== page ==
You can deduct the interest you pay on a HELOC if you’re borrowing money to build, buy or substantially improve your home. This requirement began in the 2018 tax year and is in effect through the 2025 tax year. You can’t deduct the interest, though, if you use your HELOC for other uses, such as paying off credit card debt or covering a child’s college tuition.

An example of improving your home would be adding a primary bathroom, renovating a kitchen or installing a second-floor addition. The combination of your HELOC and primary mortgage must also not exceed limits set by the IRS in order to take advantage of the full deduction.

Repayment Options Are Flexible

With a HELOC, you have flexibility when it comes to paying off what you borrow. You typically are required to only cover the interest on the amount that you've borrowed during your loan's draw period. But you can pay more, applying these extra dollars to paying down the principal balance of the amount that you've borrowed. You'll then have less to pay during your loan's repayment period because you’ll have already lowered the balance on what you owe.

You’re Able To Borrow Only What You Need

With a home equity loan, you borrow a set amount of money in one lump sum. With a HELOC, you instead get a line of credit that remains open during its draw period. You can then borrow what you need when you need it. Maybe you need to repair a leaking roof. You can borrow $15,000 to cover this repair. Then, maybe 2 years later, you’re ready to add a three-seasons room to your home. You can borrow $20,000 for this project at that time, so long as it’s within the draw period of the HELOC.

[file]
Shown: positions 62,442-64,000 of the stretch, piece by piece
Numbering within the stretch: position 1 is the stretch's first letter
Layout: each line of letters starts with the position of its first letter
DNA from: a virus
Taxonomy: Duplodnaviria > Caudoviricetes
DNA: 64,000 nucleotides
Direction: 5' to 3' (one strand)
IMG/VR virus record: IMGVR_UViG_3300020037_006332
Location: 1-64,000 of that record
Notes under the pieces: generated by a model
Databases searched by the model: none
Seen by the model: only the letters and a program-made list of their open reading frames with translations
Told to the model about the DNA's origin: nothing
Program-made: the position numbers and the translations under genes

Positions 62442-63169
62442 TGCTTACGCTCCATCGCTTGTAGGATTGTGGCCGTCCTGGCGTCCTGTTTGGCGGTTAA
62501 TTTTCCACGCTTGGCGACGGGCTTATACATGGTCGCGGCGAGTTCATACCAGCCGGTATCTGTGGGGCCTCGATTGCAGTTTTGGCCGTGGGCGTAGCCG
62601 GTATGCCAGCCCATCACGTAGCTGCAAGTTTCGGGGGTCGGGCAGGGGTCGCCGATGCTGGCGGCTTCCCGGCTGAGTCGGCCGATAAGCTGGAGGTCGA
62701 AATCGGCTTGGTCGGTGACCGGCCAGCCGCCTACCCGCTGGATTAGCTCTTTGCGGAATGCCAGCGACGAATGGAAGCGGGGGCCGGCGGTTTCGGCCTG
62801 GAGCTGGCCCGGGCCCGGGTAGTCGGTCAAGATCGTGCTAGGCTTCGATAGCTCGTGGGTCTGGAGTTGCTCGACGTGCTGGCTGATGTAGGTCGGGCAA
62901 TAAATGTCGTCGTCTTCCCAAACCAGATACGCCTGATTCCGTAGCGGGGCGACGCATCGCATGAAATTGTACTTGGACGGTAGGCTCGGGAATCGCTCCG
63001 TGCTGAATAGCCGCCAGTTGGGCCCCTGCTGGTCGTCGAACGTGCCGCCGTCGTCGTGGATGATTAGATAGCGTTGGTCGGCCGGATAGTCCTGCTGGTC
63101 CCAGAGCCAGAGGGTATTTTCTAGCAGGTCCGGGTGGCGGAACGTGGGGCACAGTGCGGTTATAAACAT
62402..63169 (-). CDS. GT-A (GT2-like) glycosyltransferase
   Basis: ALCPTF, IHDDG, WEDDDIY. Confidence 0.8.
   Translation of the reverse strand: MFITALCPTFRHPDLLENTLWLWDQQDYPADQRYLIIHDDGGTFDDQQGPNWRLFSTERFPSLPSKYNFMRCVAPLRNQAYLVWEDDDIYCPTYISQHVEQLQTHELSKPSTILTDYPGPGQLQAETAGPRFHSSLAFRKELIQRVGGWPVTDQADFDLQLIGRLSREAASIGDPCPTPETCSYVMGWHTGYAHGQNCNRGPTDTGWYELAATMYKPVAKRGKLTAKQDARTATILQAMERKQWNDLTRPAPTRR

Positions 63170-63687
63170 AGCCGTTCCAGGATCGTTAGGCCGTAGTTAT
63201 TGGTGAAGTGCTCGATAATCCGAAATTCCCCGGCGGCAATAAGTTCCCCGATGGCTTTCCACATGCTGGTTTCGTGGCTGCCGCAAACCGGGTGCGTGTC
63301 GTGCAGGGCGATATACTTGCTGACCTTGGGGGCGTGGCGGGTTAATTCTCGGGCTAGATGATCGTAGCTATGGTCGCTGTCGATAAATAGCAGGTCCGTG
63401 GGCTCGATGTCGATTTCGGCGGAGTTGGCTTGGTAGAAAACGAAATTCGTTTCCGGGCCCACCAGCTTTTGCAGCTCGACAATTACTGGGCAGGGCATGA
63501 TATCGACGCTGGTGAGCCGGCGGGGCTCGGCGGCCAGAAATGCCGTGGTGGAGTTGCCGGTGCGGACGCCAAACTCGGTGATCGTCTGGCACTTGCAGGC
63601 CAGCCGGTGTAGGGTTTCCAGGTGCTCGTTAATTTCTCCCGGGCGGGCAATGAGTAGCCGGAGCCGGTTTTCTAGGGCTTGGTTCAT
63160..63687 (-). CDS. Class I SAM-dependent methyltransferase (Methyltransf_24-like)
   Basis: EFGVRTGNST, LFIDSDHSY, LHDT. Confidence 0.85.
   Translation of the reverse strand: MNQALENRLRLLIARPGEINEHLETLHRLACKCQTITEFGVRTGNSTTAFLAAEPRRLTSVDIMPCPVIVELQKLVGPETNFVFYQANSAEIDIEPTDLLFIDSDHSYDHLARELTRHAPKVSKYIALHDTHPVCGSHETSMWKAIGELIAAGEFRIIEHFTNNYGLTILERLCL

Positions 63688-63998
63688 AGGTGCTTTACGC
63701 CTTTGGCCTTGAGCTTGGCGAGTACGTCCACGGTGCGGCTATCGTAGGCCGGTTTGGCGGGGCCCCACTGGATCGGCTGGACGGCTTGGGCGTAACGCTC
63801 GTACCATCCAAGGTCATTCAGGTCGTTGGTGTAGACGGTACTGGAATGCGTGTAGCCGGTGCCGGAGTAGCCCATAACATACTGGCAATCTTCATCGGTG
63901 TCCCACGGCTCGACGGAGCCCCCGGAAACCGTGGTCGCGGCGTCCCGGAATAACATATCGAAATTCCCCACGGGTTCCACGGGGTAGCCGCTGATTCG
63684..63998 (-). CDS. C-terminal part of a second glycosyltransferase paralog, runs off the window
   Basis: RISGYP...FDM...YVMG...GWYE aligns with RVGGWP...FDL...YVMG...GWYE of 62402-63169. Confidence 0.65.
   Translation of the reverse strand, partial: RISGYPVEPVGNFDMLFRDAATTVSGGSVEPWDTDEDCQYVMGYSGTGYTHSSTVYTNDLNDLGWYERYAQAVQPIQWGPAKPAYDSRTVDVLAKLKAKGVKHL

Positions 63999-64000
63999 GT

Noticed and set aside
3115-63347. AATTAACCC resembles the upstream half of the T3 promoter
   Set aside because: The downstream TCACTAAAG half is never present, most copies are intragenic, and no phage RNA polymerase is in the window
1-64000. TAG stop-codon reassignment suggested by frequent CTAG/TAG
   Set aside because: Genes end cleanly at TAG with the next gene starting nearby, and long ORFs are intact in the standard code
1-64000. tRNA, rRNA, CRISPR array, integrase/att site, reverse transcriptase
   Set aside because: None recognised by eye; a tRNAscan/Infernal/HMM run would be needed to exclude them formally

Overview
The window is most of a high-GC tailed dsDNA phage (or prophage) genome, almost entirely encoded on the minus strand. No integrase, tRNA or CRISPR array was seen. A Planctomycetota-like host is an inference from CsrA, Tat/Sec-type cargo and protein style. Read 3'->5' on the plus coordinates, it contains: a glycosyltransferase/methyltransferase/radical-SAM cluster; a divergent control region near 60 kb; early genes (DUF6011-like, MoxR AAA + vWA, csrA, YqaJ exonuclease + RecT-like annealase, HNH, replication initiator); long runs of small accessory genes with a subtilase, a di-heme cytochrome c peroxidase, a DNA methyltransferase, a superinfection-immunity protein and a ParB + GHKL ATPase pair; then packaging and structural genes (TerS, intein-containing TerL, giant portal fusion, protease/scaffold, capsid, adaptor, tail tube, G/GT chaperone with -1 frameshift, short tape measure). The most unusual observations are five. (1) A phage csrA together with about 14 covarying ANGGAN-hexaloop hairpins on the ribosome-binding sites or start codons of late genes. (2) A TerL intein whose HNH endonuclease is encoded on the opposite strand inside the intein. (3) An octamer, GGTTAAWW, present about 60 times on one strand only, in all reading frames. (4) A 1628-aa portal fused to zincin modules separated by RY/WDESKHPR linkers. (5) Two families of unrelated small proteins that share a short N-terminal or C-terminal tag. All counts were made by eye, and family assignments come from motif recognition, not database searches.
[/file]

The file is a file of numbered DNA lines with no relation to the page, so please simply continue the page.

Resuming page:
Your Home Is Collateral

A HELOC is an example of a secured loan, one that is backed by a form of collateral. In a HELOC, your home is your collateral. Make sure before taking out the loan that you can afford to make your payments on time, especially when your HELOC reaches its repayment period.

Your Interest Rate Can Change Over Time

Most HELOCs come with variable interest rates, meaning their interest rates can change throughout the life of your loan, rising or falling depending on the performance of whatever economic index they’re tied to. This can make budgeting for HELOC payments more challenging: Because the interest rate can vary, your monthly payment might rise or fall, too. Make sure before taking out a HELOC that you can afford your monthly payment even if it might rise.

Your Home Equity Decreases

The equity in your home will drop when you take out a HELOC. Say you owe $150,000 on your primary mortgage and your home is worth $300,000. You have $150,000 in equity. But if you take out a HELOC for $60,000, your equity will drop to $90,000, equal to $150,000 minus the $60,000 you took out as a HELOC.

You Might Overspend

Because a HELOC is an open line of credit, homeowners run the risk of overspending. Much like with a credit card, you can borrow as much as you’d like until you reach your credit limit. It can be easy to spend until you owe tens of thousands of dollars. That’s why it’s important to draft a plan for how you will spend your HELOC dollars.

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Alternatives To A HELOC

A HELOC isn’t the only option you have when it comes to borrowing money: